In early June 2004, I was speaking at the United Methodist Conference Center on St. Simon’s Island, Ga. I had spoken there on many occasions, but usually at women’s conferences. That year I was speaking to young adults, most of whom had combined conference activities with a little vacation with their children. It was a lively, energetic audience.
Unfortunately, it was also the time that swarms of gnats invaded the island. A nearby small town also had the gnats, as well as an elephant that had escaped from their zoo and roamed through the town. Some residents were terrified, until the the animal was tranquilized and taken back to the zoo. The following day, the headlines for the local newspaper were “We Can Handle the Elephants, but Save Us from the Gnats.”
When I read that article, I thought how true that is for most of us. When the big crises come — loss of a loved one, an unwanted divorce, a bad health diagnosis, or a financial crises — we can usually marshal our resources and handle the crises with poise and power. It’s the little everyday irritants that sabotage us.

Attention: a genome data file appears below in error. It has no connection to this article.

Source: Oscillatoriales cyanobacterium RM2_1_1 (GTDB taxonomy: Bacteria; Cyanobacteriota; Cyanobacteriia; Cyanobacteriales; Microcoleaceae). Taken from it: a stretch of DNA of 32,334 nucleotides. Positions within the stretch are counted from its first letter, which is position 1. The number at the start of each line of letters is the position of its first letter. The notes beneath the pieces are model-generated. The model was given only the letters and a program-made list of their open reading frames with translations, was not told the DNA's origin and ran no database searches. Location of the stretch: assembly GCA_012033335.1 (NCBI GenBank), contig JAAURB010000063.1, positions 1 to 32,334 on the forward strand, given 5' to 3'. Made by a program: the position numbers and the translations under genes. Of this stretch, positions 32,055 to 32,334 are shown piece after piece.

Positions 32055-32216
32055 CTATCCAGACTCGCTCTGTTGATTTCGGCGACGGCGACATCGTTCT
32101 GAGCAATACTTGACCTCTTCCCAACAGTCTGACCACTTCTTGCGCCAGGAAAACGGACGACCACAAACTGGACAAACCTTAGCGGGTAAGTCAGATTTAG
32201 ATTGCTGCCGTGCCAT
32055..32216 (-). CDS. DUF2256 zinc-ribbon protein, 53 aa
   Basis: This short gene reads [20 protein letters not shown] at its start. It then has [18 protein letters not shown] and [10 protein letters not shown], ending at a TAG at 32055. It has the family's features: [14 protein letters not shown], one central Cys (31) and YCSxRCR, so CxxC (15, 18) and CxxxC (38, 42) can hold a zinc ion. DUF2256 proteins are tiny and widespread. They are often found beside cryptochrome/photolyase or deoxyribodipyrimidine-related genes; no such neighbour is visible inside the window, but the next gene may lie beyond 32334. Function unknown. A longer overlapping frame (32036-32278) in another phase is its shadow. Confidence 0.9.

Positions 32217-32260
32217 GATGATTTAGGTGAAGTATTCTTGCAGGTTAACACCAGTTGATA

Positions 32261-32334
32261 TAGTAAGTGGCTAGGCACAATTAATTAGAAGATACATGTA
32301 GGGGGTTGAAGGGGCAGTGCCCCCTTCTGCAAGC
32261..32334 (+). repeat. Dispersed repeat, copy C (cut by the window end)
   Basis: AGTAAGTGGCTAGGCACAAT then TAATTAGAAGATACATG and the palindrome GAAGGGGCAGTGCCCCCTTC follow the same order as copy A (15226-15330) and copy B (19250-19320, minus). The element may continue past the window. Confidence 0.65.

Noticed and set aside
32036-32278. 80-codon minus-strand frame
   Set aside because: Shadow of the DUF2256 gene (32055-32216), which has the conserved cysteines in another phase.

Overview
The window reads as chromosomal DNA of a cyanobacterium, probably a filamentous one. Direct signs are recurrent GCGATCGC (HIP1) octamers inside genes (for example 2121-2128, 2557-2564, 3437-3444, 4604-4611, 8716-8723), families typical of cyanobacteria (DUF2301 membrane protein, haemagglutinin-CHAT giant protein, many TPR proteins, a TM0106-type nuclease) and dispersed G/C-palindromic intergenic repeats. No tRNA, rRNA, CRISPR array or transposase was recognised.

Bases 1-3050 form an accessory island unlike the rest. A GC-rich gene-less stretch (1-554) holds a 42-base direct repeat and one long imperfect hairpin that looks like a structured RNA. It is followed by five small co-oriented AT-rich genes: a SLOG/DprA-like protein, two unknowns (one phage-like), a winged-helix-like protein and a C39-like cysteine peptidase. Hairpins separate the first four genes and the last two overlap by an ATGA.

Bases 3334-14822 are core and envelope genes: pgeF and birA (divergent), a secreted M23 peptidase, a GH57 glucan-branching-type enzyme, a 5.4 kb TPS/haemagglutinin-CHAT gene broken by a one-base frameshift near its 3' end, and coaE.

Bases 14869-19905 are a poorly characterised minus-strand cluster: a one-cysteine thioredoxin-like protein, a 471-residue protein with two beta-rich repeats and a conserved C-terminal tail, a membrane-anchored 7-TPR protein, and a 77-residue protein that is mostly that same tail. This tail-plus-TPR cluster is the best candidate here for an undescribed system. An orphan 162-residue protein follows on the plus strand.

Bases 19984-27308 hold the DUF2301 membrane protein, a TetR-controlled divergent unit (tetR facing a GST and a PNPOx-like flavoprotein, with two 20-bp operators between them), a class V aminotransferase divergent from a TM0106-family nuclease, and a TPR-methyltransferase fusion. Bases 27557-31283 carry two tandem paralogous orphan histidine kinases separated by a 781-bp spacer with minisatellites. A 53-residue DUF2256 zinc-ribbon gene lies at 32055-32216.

I read recently of a man who walked across our country, beginning in Los Angeles and ending in New York. A reporter asked him, “What was hardest for you? Was it the desert, the mountains, or the rivers?” He replied, “It was neither of those. It was sand in my shoes.” Small things.
I’ve often wondered how Jesus managed the everyday irritants. I believe he had three things that made it possible. First, he never forgot his purpose and so dealt with the irritants from a calm center. Secondly, he did one thing at a time. I can’t imagine his rushing around Galilee or pushing people out of the way. Paul described this in Philippians 3:10-14.
Finally, he planted the seed of faith, cultivated it, but trusted God for the harvest. In other words, we should do our best, and trust God for the rest.
Contact Nell Mohney at firstname.lastname@example.org.